The third factor in the sector’s expansion is the rapid rise of non-governmental organizations (NGOs). At the start of 2016, there were 662,000 social organizations formally registered with the Ministry of Civil Affairs, with perhaps another three million unregistered organizations. Most of these are local organizations working on issues of health, education or poverty alleviation. Of those registered, around half are called “social groups,” which correspond most closely to the Western definition of an NGO; almost one half comprises private non-enterprise units (including the public service units); and approximately 5,000 are foundations. This growth has provided both entities that can receive philanthropic giving and also those that can provide support. In 2015, non-governmental organizations received RMB 61.03 billion (USD 9.1 billion) in donations.
While reported philanthropic contributions are still comparatively low, amounting to only 0.16% of China’s 2014 GDP, philanthropy is developing rapidly and China now has a full range of philanthropic mechanisms.
The 2016 Charity Law
The National People’s Congress (NPC) in China enacted the Charity Law in September 2016, which is a milestone in providing more legitimacy to the philanthropic sector and encourages its growth, consistent with government priorities.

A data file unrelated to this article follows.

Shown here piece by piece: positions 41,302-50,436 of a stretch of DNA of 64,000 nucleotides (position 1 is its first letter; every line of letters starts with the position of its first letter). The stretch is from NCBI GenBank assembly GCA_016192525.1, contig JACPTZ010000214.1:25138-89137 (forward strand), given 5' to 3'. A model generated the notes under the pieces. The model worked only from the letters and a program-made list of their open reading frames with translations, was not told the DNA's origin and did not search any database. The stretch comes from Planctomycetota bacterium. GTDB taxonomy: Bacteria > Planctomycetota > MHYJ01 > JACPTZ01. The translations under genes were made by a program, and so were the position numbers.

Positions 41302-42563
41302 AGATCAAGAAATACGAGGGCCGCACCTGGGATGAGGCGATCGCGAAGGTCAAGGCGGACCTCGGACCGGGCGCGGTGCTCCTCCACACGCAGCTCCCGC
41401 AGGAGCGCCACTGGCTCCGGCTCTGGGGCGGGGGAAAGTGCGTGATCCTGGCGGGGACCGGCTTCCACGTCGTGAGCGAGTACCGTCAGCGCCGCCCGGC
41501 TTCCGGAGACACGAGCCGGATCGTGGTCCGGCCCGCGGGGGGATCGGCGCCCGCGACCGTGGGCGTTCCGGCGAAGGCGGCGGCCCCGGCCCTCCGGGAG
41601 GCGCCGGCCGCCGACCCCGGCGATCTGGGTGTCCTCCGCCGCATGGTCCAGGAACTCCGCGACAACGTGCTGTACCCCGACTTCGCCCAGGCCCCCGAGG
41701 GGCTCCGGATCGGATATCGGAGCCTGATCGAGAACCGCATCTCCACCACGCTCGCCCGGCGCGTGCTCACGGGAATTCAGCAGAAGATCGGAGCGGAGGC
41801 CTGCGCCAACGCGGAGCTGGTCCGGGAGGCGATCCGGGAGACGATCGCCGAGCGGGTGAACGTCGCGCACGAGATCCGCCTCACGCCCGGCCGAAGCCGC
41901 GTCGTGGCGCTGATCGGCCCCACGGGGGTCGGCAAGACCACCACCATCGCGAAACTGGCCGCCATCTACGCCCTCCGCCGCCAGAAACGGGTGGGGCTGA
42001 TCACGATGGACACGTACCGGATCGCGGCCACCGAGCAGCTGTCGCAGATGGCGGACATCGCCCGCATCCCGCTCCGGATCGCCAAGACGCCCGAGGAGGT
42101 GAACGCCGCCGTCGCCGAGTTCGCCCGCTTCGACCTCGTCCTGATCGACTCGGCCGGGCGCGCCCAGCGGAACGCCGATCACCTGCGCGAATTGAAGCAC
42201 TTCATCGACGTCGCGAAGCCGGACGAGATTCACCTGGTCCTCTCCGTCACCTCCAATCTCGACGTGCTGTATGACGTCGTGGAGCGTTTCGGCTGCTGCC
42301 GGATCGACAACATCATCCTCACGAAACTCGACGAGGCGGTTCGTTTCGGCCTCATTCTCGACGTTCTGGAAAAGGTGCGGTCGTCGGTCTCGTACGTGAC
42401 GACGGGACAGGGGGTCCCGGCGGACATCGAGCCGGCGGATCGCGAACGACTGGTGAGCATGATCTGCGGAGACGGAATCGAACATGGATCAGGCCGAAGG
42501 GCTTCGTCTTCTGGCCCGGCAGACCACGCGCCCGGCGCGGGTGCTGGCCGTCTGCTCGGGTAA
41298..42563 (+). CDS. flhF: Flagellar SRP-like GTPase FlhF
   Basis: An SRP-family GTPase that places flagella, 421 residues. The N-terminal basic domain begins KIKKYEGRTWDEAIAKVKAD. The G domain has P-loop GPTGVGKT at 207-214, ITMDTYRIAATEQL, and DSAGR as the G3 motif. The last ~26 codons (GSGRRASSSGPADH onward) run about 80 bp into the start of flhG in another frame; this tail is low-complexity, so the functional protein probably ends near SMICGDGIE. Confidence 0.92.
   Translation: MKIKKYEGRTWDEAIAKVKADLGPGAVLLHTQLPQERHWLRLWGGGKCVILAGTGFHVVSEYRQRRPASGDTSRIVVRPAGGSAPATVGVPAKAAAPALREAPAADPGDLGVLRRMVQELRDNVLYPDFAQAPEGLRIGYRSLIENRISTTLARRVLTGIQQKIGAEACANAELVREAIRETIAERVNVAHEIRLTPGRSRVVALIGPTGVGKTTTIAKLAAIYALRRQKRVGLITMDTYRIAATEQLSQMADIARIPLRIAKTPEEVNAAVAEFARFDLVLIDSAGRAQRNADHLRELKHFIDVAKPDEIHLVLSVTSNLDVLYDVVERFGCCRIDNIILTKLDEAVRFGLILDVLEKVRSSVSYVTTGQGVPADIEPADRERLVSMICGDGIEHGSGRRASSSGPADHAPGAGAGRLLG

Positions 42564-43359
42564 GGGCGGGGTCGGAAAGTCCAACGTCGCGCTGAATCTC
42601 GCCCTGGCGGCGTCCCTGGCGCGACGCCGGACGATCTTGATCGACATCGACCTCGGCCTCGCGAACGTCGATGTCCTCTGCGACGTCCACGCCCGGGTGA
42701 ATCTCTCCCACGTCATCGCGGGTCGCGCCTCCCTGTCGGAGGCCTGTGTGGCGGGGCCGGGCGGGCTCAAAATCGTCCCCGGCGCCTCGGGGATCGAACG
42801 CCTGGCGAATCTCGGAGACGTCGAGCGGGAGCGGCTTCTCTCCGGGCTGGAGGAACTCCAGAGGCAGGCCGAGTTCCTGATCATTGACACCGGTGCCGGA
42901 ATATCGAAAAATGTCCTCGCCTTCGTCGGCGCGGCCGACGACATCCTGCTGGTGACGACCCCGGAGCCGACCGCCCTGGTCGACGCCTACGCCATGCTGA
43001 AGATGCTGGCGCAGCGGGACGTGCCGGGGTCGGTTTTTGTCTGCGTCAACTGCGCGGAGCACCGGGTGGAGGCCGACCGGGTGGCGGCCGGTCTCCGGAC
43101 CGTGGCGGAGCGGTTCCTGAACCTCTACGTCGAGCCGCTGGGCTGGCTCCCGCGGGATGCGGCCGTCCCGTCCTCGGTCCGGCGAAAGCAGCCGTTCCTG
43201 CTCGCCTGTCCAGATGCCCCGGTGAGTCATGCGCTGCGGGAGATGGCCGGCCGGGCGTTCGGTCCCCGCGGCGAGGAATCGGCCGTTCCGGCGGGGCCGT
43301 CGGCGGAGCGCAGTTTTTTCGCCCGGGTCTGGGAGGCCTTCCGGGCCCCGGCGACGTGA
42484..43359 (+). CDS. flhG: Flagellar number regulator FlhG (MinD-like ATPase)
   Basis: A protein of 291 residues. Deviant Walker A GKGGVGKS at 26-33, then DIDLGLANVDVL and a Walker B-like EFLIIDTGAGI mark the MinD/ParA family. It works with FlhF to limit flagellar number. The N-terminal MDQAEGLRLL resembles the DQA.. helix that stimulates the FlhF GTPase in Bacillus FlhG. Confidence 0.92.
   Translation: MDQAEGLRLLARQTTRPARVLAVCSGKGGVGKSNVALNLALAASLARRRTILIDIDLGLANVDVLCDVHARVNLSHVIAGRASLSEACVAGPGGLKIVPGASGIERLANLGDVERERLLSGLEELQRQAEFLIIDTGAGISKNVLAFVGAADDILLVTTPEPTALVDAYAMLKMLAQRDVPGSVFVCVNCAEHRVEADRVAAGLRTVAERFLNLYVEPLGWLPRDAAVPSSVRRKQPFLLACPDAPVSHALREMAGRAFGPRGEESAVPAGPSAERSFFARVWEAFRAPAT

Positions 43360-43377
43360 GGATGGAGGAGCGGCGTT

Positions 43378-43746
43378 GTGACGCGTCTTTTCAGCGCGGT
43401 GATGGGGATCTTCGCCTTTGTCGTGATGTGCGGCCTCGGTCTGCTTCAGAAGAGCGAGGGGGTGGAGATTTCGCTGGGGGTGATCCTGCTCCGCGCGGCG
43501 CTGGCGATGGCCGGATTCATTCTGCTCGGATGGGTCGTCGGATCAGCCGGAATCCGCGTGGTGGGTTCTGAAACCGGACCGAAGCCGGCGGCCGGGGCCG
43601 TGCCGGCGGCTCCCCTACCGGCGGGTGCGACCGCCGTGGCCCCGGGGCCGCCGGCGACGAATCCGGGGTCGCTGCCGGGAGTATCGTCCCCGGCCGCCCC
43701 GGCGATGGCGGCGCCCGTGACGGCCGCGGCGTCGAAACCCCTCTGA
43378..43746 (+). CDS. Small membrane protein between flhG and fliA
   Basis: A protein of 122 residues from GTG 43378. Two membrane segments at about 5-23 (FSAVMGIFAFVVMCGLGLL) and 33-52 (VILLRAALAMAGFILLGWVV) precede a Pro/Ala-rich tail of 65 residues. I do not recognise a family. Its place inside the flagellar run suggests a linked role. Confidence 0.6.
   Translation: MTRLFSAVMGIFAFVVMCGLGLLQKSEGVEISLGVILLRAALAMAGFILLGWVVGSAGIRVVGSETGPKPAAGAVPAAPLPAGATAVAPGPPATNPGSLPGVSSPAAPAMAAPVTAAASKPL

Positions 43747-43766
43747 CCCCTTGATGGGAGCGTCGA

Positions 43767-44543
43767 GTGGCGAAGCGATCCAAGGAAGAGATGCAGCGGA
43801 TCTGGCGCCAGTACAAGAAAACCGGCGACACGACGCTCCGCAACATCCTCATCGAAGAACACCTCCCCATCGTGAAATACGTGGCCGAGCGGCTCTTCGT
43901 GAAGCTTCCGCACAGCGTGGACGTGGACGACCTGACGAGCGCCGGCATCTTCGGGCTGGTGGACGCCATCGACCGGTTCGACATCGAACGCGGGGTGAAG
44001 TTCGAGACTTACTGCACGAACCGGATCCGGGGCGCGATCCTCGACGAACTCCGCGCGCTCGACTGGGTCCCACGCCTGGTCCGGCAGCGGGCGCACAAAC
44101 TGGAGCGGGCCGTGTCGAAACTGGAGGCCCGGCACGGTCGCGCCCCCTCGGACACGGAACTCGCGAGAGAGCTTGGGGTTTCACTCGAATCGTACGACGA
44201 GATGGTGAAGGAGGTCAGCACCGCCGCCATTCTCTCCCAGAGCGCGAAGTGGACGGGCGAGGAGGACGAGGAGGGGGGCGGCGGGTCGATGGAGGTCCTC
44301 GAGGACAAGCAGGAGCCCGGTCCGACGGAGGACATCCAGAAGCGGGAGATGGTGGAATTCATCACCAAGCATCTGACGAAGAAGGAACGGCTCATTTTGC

Although the perception of charity is still with a lot of suspicion by many people due to lack of transparency, it is expected that the new law will be supplemented by implementing clear and transparent guidelines and supporting legislation. With the new law, a much clearer picture is emerging of how the CCP is hoping to encourage the application of at least some of China’s new wealth to address social challenges.
Philanthropy China today and tomorrow
Philanthropy in China today is in a state of expansion, experimentation and evolution. Its origins and the charitable motivations of the country’s new philanthropists are deeply rooted in traditional Chinese values.
The volunteering spirit, strongly present in Chinese society is also important spiritual power of the philanthropic culture, and has absorbed the essence of Chinese traditional philanthropic culture. What’s more, combined with its own advantages the volunteering spirit is giving a new dimension to the philanthropic culture of the present time.
Yet at the same time there are new exciting philanthropic initiatives in China, built on high-tech innovations to create new evolutions in philanthropy for mankind.
Philanthropic giving in China is growing rapidly, gaining visibility,and displaying exciting ingenuity and innovation.
Hurun China Philanthropy list 2018
Hurun Research, the company best known for its Hurun China Rich List that ranks China’s wealthiest people, has released its annual Hurun Philanthropy List for 2018. The List contains the top 100 individuals to have made public donations to foundations, NGOs, and educational institutions in Mainland China. This year 76 year-old He Xiangjian, founder of the Midea Group, was named the most generous philanthropist in China, with 7.5 billion RMB worth of donations. The second and third places were taken by two real estate moguls, 60 year-old Xu Jiaxin, with 3.42 billion RMB worth of donations, and 68 year-old Lu Zhi Qiang with 1 billion.